Canoeing is a fantastic outdoor activity that combines fun and exercise. However, if you’re looking to spend more time fishing and less time paddling, or simply want to enjoy a leisurely ride in your canoe, you may be wondering if it’s possible to add a motor to your canoe. The answer is a resounding yes!
- Yes, You Can Put a Motor On a Canoe
- Gas Motors and Canoes
- Electric or Gas Powered: Which Motor for Your Canoe?
- Choosing the Right Motor for Your Canoe
- Where to Mount Your Trolling Motor
- Mounting a Trolling Motor on Your Canoe
- Is a Canoe With a Trolling Motor Considered Motorized?
- Is It Legal to Put a Trolling Motor on a Canoe?
- In Conclusion
Yes, You Can Put a Motor On a Canoe
Mounting a motor on a canoe is entirely feasible. Due to the smaller size of canoes, the most common type of motor used is a trolling motor. Trolling motors can either be gas-powered, with a small gas tank, or electric-powered, with a rechargeable battery placed on the canoe. Mounting options for a trolling motor on a canoe include the transom mount and the bow mount.
Gas Motors and Canoes
While our focus will primarily be on using trolling motors, it’s worth noting that square back canoes can also accommodate smaller outboard gas motors. The most commonly used gas motor for a square back canoe is a 2-stroke gas motor. However, the better option for a canoe is to use a trolling motor over a bulky and noisy outboard motor. Trolling motors, whether gas-powered or electric, are lighter, easier to install, and much quieter.
Adding a gas-powered trolling motor to a canoe is similar to adding an electric version, but instead of a battery, you’ll need a small gas tank. Keep in mind that this option will add more weight to the canoe in the form of fuel and the motor itself.
Electric or Gas Powered: Which Motor for Your Canoe?
When it comes to choosing a motor for your canoe, you’ll have two main options: gas-powered or electric trolling motors. Each has its advantages and disadvantages.
Electric Trolling Motor Pros and Cons
Pros of using an electric trolling motor:
- Quiet in the water: Electric motors run silently, making them ideal for trolling while fishing.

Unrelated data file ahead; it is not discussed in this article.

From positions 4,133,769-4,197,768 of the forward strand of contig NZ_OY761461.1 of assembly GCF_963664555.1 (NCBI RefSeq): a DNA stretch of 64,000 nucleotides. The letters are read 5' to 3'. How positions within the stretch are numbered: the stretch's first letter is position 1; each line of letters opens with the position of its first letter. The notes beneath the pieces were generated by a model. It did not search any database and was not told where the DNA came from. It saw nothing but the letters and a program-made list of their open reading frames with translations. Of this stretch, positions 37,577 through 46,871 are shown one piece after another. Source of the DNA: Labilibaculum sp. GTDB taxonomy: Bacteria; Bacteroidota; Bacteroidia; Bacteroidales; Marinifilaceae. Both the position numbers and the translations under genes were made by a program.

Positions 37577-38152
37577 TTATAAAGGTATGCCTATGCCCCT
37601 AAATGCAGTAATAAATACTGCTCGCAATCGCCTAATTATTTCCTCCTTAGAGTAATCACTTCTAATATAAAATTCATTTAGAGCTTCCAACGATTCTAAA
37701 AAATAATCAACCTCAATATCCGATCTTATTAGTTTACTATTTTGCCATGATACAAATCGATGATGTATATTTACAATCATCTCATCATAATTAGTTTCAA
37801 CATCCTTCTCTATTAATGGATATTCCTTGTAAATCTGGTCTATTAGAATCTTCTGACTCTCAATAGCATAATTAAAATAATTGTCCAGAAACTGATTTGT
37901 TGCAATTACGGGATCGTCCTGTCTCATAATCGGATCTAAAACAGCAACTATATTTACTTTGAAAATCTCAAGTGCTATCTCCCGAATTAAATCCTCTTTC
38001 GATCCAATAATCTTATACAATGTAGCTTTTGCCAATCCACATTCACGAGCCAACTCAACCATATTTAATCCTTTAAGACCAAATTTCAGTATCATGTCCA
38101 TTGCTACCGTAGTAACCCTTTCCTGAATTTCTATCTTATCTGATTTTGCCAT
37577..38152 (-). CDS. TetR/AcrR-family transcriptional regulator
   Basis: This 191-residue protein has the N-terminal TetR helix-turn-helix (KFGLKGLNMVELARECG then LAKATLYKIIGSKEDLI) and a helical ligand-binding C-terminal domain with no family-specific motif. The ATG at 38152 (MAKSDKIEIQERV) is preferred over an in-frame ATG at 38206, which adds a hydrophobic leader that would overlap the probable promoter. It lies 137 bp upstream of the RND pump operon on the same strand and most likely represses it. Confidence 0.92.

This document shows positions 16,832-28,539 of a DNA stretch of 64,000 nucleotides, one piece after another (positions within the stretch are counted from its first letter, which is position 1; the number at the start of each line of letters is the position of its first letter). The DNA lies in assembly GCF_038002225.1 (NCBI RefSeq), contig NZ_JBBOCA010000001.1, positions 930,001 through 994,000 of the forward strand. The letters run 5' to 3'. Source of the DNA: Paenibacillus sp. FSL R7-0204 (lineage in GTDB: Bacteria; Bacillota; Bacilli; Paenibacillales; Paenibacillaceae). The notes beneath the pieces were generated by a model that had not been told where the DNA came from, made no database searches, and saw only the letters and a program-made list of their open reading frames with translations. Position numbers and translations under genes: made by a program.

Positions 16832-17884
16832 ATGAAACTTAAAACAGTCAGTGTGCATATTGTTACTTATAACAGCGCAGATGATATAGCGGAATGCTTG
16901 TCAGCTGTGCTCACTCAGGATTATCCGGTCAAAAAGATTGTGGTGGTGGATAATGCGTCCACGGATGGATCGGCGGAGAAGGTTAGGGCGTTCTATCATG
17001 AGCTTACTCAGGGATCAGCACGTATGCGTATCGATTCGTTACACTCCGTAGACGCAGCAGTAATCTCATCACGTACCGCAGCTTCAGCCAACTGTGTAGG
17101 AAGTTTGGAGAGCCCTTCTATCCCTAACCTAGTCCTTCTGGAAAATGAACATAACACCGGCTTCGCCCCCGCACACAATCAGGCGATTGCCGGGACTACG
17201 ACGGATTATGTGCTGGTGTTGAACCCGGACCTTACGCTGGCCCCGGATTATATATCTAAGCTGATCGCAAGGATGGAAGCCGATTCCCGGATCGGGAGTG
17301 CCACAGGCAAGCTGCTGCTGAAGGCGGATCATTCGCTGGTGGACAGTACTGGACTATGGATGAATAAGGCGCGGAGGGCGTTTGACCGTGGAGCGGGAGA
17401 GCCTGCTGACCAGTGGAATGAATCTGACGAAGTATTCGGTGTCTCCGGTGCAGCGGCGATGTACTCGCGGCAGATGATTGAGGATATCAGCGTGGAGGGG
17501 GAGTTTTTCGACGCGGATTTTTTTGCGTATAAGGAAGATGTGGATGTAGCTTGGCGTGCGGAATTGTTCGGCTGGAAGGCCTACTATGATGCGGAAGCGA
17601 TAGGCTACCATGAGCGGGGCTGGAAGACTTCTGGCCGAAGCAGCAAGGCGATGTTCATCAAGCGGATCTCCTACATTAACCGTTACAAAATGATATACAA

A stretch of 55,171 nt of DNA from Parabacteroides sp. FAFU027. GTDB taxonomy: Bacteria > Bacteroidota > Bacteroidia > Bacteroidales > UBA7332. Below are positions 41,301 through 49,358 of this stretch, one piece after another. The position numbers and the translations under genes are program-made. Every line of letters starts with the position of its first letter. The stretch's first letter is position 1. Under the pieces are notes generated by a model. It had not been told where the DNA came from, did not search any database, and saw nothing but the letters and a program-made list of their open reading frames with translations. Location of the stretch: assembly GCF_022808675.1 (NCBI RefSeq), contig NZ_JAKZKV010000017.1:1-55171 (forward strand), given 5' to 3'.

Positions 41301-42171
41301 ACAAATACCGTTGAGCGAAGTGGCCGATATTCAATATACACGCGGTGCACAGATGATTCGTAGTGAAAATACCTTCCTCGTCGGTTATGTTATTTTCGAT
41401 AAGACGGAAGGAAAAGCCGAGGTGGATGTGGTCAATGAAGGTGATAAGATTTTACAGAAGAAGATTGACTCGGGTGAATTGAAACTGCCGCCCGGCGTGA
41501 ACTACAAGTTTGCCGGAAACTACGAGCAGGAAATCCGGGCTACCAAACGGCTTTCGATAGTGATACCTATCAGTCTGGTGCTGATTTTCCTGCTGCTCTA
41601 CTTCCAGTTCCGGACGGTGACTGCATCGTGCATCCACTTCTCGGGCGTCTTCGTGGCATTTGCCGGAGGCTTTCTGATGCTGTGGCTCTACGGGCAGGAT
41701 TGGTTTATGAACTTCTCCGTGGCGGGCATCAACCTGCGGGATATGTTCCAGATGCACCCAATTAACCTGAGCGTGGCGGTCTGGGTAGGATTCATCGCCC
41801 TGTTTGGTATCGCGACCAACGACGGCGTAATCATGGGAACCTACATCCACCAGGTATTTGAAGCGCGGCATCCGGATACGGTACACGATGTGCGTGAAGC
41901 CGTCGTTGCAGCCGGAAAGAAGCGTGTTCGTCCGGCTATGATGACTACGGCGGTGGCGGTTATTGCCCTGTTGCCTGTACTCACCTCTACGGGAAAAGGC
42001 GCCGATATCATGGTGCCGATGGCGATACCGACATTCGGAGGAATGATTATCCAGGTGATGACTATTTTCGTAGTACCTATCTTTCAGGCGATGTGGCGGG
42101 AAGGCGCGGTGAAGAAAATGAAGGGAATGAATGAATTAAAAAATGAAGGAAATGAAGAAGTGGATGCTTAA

- Lightweight: Electric motors are compact and lightweight, minimizing the additional weight on your canoe.
- Multiple thrust options: Electric motors offer various thrust ranges, catering to different canoe sizes and weights.
Cons of using an electric trolling motor:
- Battery storage: Electric motors necessitate a watertight battery box for proper storage.
- No on-water recharging: If your battery runs out of power, you won’t be able to recharge it while on the water.
- Limited battery life: Depending on motor usage, battery life can be limited between charges.
Gas Trolling Motor Pros and Cons
Pros of using a gas trolling motor:
- No need for battery recharging or protection: With gas-powered motors, all you need is fuel, eliminating the need for large batteries and extra precautions.
- Easy servicing: Gas motors are generally easier to service compared to electric motors.
- Continuous operation: If you’re running low on fuel, you can simply add more gas to the tank and keep going.
- Increased power: Gas motors usually have more power, enabling them to propel larger canoes effectively.
Cons of using a gas trolling motor:
- Environmental considerations: Gas-powered motors emit exhaust fumes into the air, making them less environmentally friendly.
- Higher cost: Gas motors tend to be 2-4 times more expensive than electric motors.
- Noisier operation: A noisy engine can be a drawback while fishing.
- Additional weight: Gas motors are bulkier and can significantly increase the weight at the bow or transom of the canoe.
Choosing the Right Motor for Your Canoe
When determining the appropriate motor size for your canoe, several factors come into play. It’s important to remember that bigger is not always better. Consider the following: